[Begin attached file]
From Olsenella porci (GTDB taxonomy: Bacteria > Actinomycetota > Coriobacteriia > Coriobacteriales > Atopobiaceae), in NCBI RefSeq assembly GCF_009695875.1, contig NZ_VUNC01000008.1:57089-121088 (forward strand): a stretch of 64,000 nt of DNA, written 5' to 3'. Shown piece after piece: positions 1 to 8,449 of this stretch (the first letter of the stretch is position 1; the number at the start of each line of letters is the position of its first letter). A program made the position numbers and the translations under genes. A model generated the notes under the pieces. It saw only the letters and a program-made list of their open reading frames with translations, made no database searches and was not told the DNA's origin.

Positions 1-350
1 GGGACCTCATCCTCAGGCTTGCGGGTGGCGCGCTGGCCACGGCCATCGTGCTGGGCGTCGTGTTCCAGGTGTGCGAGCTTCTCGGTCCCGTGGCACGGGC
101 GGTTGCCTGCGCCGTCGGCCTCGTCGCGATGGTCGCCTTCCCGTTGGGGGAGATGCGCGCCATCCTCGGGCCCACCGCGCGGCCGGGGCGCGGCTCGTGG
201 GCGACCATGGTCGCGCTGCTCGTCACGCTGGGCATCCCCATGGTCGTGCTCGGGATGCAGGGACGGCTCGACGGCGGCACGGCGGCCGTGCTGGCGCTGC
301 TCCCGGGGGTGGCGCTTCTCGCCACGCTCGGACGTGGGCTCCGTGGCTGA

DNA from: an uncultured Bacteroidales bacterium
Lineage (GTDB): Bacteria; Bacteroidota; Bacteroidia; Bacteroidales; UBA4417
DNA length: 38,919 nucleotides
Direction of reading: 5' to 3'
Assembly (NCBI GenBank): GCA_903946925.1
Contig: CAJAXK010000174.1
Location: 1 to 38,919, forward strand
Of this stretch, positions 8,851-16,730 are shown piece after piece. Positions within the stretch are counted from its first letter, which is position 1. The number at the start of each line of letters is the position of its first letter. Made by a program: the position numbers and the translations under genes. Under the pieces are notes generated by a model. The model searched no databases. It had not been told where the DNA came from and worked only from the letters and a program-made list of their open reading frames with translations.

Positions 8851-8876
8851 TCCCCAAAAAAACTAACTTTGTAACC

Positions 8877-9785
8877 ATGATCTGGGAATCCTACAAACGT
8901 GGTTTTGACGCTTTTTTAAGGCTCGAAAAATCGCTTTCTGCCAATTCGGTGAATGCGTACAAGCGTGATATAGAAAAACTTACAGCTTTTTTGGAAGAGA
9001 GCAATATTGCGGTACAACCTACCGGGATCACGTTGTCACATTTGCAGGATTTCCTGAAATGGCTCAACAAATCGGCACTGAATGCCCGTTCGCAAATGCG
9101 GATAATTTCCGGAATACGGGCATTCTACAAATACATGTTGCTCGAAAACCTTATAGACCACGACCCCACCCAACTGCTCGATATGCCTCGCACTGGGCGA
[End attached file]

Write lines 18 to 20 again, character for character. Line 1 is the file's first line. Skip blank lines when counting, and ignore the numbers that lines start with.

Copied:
8877 ATGATCTGGGAATCCTACAAACGT
8901 GGTTTTGACGCTTTTTTAAGGCTCGAAAAATCGCTTTCTGCCAATTCGGTGAATGCGTACAAGCGTGATATAGAAAAACTTACAGCTTTTTTGGAAGAGA
9001 GCAATATTGCGGTACAACCTACCGGGATCACGTTGTCACATTTGCAGGATTTCCTGAAATGGCTCAACAAATCGGCACTGAATGCCCGTTCGCAAATGCG